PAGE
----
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Mourn Bastille Day

There is nothing to celebrate in the beginning of the French Revolution.

Storming of The Bastille, Jean-Pierre Houël

Today, July 14, is Bastille Day. It is the anniversary of the day in 1789 when French commoners stormed the Bastille prison fortress in Paris in a brazen challenge to the monarchy, marking the explosive beginning of the French Revolution. Bastille Day is celebrated in France to this day—think of it as a Gallic Fourth of July—and in several U.S. cities. But is the start of the French Revolution worth celebrating? 

In many minds, the French Revolution stands for, in the words of one of its most famous mottos, “Liberté, Egalité, Fraternité.” According to this narrative, the revolution saw the oppressed masses breaking their chains, overthrowing the unjust rule of the aristocracy, and establishing an egalitarian democracy in France. In reality, the storming of the Bastille was an event marked by cruel violence that foreshadowed a bloody revolutionary tyranny much worse than the rule of France’s kings had ever been, an era of chaos that would only end when Napoleon Bonaparte seized power a decade after the fall of the Bastille.


In his history of the French Revolution, Citizens, the historian Simon Schama recounts the violent birth of the chaos that would consume France for years. When the governor of the Bastille, Bernard-Rene Jourdan de Launay, was captured by the mob that had overtaken the fortress, he was beaten and abused so horrifically that he shouted “Let me die” before the crowd stabbed him to death and then cut off his head and paraded it on a pike.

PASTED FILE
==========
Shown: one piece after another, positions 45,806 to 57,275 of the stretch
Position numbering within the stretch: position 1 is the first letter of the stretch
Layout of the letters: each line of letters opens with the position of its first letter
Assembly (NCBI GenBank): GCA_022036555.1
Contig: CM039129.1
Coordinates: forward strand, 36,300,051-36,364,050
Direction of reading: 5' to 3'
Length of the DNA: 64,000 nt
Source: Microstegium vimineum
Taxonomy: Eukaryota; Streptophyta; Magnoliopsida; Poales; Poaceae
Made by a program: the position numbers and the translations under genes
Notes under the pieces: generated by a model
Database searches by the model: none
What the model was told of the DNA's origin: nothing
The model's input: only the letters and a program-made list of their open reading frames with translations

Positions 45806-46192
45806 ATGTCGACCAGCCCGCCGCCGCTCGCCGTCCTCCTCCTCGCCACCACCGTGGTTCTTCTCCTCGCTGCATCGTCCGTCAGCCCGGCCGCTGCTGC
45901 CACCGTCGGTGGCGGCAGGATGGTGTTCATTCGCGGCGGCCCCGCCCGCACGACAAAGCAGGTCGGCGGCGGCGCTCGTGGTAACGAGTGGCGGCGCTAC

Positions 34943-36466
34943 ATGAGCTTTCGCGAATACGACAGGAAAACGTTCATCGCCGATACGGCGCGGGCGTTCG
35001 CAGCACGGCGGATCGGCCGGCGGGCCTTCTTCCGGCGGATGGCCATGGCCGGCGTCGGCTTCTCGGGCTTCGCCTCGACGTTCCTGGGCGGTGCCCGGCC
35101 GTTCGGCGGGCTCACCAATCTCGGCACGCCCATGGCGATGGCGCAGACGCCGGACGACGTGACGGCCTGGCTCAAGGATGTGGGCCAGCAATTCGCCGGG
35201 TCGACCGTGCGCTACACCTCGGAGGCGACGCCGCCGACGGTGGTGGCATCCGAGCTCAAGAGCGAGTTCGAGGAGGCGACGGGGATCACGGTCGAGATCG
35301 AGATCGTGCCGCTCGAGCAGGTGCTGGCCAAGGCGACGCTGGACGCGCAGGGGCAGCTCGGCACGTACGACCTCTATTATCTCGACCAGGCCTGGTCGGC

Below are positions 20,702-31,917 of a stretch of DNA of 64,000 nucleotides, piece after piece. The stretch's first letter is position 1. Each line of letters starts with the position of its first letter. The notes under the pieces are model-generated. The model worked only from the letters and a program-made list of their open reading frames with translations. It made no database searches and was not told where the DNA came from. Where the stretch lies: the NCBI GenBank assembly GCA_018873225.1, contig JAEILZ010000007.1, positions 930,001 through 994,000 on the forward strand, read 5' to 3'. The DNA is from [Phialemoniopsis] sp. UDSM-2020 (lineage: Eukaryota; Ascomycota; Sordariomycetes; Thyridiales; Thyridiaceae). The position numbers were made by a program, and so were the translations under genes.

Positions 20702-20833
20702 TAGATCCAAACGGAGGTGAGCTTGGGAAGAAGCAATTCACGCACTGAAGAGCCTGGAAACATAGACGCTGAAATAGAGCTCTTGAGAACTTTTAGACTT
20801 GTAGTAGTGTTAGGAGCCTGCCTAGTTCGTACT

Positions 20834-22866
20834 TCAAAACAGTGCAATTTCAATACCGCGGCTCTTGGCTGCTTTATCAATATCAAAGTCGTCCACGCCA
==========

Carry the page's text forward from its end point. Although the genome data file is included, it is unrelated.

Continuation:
The crowds were whipped up into a frenzy by their hatred of France’s monarchy, which they blamed for many of their wants. Though King Louis XVI was not a tyrant, as the revolutionaries claimed, he was a weak king who was unable to deal with the storm of troubles buffeting France at the close of the 18th century, including national bankruptcy and a severe food crisis. These issues exacerbated the frustrations already felt by much of France’s population, including a heavy tax burden.

De Launay wouldn’t be the new revolution’s last victim in the days that followed. Though King Louis XVI was still technically ruler of France—for only a few more years until his overthrow and eventual guillotining—he was not able to respond to the attack on the Bastille. The new revolutionary National Assembly was in effective control, and crazed revolutionaries known as sans-culottes ruled the streets.

These sans-culottes would, at the slightest pretext, launch killing sprees of innocents. In September 1792, they raided the prisons of Paris—which were full of prisoners whose only crime was opposition to the new regime, real or imagined—moved by a baseless fear that royalists were planning to liberate these “enemies of the state.” The hysterical mobs were stirred up by rabble-rousing provocateurs, one of whom exhorted: “let the blood of traitors be the first holocaust to Liberty.” 

In this “holocaust to liberty”, more than 1,000 innocents died—roughly one in two of Paris’s prisoners—often in horrific ways. And worse was to come.